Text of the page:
Few of our readers will fail to notice that eBird and Citizen Science are important elements of the RAXA Collective DNA. Stories related to Kerala and the state’s healthy birding population are equally on our radar.
The folks at India Climate Dialogue recently turned to eBird observations to document changes in climate patterns in Kerala, an important watershed state for the Indian subcontinent using peafowl population as one of the indicators. Especially during mating season, the birds find it difficult to move their trailing feathers in areas of dense foliage, so they’re attracted to drier climactic areas. The eBird data above illustrates their movement into Kerala, meaning more areas are opening up.
High heat in February-March is not unusual in Kerala, and in reality it is this heat trough that pulls the monsoon from Indian Ocean into the Indian subcontinent. The heat epicentre heralds the monsoon and runs like a pilot car through the peninsula, taking the same path that the southwest monsoon will follow a few months later. Since the southwest monsoon starts from the coast of Kerala, it is the state that has to feel the heat first, so that pre-monsoon showers start in May and the monsoon arrives in June.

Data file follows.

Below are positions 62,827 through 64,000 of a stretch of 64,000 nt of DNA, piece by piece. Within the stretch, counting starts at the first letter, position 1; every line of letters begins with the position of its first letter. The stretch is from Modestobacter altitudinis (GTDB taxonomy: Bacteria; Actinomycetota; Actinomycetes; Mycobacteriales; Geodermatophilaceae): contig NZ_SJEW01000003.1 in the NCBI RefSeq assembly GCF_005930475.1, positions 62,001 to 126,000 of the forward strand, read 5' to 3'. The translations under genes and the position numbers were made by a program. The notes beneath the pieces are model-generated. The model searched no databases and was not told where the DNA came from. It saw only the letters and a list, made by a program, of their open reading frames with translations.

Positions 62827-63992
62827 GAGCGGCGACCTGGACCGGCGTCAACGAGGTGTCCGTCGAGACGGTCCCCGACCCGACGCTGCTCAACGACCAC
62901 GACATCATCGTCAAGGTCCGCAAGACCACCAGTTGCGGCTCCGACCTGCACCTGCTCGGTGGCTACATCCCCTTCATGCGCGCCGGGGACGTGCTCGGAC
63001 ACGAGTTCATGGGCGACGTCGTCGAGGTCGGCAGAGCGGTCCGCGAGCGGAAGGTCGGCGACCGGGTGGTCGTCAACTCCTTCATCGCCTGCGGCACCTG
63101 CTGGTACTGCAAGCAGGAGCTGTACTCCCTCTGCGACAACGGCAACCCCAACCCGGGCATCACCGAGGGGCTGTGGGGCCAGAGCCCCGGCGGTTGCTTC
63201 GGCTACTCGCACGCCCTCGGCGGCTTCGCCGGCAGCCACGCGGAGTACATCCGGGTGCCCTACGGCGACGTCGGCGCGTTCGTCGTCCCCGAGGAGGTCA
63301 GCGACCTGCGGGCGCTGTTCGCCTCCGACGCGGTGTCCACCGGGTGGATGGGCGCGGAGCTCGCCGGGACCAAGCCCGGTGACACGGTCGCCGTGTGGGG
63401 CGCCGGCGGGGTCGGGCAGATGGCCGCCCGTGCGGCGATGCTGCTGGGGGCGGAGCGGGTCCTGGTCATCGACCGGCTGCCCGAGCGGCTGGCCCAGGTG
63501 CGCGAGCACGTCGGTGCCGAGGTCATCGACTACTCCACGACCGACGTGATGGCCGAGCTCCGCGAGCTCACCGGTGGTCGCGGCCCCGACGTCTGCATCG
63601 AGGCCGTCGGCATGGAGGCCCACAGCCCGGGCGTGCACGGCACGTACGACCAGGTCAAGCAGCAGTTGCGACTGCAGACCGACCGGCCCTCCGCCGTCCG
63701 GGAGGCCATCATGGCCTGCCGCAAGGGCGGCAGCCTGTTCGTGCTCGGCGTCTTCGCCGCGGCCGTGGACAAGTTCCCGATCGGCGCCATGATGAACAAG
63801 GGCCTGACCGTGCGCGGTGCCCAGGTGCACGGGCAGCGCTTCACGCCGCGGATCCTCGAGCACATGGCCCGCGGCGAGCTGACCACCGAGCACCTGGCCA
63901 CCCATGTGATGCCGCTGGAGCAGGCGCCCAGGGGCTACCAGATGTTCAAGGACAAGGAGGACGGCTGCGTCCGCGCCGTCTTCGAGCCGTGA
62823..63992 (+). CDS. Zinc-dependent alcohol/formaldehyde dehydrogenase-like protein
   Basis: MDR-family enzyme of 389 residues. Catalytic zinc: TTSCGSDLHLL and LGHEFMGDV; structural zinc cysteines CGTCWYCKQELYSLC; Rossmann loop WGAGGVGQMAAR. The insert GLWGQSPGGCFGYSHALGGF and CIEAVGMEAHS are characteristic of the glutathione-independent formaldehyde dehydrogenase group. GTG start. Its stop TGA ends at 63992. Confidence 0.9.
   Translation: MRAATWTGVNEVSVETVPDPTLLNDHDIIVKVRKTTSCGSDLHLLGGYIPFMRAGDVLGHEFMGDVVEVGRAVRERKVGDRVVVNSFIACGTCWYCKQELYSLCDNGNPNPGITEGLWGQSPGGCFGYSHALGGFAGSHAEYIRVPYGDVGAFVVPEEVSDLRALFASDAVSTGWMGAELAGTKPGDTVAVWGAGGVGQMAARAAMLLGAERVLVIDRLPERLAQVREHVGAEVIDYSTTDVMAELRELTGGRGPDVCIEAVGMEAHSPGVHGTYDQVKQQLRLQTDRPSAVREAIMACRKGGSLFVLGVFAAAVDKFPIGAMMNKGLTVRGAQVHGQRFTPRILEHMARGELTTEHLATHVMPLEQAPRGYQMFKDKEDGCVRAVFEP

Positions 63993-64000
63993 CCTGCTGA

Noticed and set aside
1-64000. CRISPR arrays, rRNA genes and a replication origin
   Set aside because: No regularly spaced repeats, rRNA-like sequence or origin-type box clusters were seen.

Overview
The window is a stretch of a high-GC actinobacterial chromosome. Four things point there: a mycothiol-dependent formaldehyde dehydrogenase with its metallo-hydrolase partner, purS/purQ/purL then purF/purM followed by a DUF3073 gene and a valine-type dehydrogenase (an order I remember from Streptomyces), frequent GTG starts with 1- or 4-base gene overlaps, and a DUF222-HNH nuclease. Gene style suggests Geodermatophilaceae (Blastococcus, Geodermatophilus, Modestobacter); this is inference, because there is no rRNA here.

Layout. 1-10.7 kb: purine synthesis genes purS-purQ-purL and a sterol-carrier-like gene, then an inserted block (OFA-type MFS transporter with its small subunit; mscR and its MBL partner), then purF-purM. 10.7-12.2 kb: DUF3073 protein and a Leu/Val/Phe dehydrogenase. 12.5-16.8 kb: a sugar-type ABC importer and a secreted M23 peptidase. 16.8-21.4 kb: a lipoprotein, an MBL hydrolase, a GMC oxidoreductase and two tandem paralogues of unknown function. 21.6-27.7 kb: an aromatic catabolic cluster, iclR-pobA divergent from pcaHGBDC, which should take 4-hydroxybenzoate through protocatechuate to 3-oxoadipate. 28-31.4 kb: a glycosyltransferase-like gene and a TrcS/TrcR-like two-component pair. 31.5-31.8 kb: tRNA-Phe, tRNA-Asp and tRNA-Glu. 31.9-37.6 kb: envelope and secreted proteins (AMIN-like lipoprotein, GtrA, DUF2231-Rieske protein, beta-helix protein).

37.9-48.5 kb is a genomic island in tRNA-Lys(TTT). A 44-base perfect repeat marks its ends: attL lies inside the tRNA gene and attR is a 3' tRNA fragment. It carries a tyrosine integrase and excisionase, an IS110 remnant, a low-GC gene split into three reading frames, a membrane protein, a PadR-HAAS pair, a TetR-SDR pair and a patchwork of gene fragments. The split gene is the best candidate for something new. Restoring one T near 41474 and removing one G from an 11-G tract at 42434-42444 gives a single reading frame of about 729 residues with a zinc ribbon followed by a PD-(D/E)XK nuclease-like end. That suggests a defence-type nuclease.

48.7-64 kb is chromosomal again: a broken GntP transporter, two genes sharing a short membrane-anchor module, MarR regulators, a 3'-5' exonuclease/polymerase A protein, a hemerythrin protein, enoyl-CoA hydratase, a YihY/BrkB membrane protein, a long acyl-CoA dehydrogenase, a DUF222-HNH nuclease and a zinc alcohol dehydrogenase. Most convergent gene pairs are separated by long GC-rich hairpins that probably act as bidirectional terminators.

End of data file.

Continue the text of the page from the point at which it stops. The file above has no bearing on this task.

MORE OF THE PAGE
Even though the southwest monsoon started late in June 2015, there were showers right into the first week of January 2016. However, the state has gone dry within weeks of the rains ending…
…“Our group has been tracking the spread of dry-land birds in Kerala systematically and we are seeing a pattern,” said Dr P.O. Nameer, head of wildlife research at the College of Forestry, Kerala Agricultural University, Thrissur. “Even though we need to do some more work correlating our observations from the field with historical weather and habitat data, our initial findings indicate that birds that seek drier tracts are moving into Kerala.”
This should raise eyebrows in a state that has an average annual rainfall of more than 2,500 mm in a year. Three of Kerala’s 14 districts – Kasargod, Kannur and Kozhikode – get more than 3,000 mm in a year, and Wayanad gets 2,965 mm.
The most common observation repeated ad nauseam across the state is of the appearance of the peafowl in recent years. “A few years ago, when we saw the bird in our farm, it was a novelty. Now it has become more of a disturbance,” said Mukundan Nair, a homestead farmer living at the edge of Thrissur city.
Read the entire report here.